Lesson I: Why the Oceans are Important!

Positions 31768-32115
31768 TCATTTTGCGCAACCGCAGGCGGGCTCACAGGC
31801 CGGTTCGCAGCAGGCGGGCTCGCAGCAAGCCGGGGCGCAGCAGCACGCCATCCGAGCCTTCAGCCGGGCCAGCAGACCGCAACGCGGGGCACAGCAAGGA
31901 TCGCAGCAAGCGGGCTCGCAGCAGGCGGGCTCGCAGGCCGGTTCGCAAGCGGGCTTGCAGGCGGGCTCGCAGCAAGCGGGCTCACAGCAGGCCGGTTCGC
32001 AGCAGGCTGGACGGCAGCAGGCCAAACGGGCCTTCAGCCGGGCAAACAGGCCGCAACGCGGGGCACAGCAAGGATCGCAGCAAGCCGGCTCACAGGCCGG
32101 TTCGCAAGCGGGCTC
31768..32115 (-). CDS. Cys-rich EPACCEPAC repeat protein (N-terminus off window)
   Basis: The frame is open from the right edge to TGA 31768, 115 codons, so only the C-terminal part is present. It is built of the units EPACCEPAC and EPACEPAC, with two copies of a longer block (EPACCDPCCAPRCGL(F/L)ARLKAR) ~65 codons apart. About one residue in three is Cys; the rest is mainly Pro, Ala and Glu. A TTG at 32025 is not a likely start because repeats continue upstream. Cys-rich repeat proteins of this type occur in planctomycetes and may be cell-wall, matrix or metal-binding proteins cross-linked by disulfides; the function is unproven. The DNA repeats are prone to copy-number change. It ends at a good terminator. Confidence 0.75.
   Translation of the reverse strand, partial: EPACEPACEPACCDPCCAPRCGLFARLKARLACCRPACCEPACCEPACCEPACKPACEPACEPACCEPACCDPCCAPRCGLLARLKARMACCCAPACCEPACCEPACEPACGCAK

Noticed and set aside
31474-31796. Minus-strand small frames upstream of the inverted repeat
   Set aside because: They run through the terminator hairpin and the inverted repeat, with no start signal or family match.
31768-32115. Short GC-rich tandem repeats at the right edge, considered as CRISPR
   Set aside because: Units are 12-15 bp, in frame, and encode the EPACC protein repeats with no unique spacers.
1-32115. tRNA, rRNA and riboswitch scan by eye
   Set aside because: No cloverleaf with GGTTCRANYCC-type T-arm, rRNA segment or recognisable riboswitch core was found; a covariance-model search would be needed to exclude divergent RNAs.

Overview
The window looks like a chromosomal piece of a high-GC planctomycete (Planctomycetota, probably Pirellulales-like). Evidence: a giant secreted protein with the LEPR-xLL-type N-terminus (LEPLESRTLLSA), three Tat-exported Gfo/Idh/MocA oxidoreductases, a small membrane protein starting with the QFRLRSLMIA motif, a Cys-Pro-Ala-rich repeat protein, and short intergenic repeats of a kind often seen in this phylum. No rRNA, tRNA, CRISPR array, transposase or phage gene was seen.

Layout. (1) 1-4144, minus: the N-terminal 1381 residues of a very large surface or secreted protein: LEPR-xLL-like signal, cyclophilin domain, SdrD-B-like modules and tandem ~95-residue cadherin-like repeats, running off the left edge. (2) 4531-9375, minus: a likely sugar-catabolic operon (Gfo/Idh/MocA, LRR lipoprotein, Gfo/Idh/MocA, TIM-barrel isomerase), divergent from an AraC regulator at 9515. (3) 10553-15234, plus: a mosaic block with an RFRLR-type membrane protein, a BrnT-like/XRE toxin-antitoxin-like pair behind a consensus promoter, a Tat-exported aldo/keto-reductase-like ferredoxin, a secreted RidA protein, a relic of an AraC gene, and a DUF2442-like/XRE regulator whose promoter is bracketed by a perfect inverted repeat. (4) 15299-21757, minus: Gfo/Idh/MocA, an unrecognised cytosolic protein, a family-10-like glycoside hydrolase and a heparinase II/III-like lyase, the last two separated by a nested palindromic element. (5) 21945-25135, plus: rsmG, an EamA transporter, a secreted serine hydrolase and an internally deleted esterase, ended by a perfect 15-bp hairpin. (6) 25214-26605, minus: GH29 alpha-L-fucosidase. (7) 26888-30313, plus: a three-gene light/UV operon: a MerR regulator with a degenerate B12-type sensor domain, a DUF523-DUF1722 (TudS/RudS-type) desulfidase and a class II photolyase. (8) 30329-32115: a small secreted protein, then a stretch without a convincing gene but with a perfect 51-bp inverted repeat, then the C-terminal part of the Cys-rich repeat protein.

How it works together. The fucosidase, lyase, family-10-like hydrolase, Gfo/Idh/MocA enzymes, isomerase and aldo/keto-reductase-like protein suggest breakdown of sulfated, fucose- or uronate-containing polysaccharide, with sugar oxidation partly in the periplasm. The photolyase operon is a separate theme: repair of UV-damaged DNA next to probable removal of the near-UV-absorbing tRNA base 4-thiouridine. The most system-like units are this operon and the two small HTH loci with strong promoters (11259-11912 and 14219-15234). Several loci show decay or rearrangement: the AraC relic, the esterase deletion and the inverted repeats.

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1 Keywords: phyla, brackish, mangroves, seagrasses, International Year of the Ocean Lesson I: Why the Oceans are Important! In this lesson, we will introduce you to the first of our three fall units: Year of the Ocean 98. In this unit shows, we will discuss why the ocean is important, the ocean biosphere, marine pollution, the methods used to study the ocean, and the instruments used for research. The first lesson will focus on the importance of the ocean. Why is the ocean important to every individual on planet Earth, and why is there a worldwide program the misuse of oceans? People enjoy the beauty of the ocean and the bounty of its waters, but may not understand that their everyday actions boating, construction, improper waste disposal, and ignoring protected areas can impact the ocean and its resources. Long-term planning for growth, development and use of coastal areas is the key to the continued life of the ocean. As part of this effort, Project Oceanography has dedicated a portion of its 1998 Fall Schedule to Year of the Ocean (YOTO). The declaration of 1998 as the International Year of the Ocean (YOTO) provides an opportunity for governments, organizations and individuals to raise public awareness of the role the ocean plays in our lives, and to initiate changes needed to sustain the marine resources on which we all depend. The points that YOTO is hoping to get across to everyone include: The importance of the oceans to the health of planet Earth. Different instruments that we use to study the ocean, and What can we learn? The importance of marine environments and the organisms in them that are threatened. Participating in YOTO is easy for everyone, and it can be an ongoing participation. There is an abundance of free materials and resources available through government agencies, much of it via the internet, which you can use in your classrooms for many years. Now is a good time to order and download lots of free, high-quality marine educational materials. Both President Clinton and Vice President Al Gore are big supporters of ocean protection. They are advocating what may prove to be a new era in ocean exploration. Among many of the new programs announced in June 1998, the U.S. will review ocean resources and policy to insure a cleaner, healthier, marine environment Project Oceanography Fall Series 1 Year of the Ocean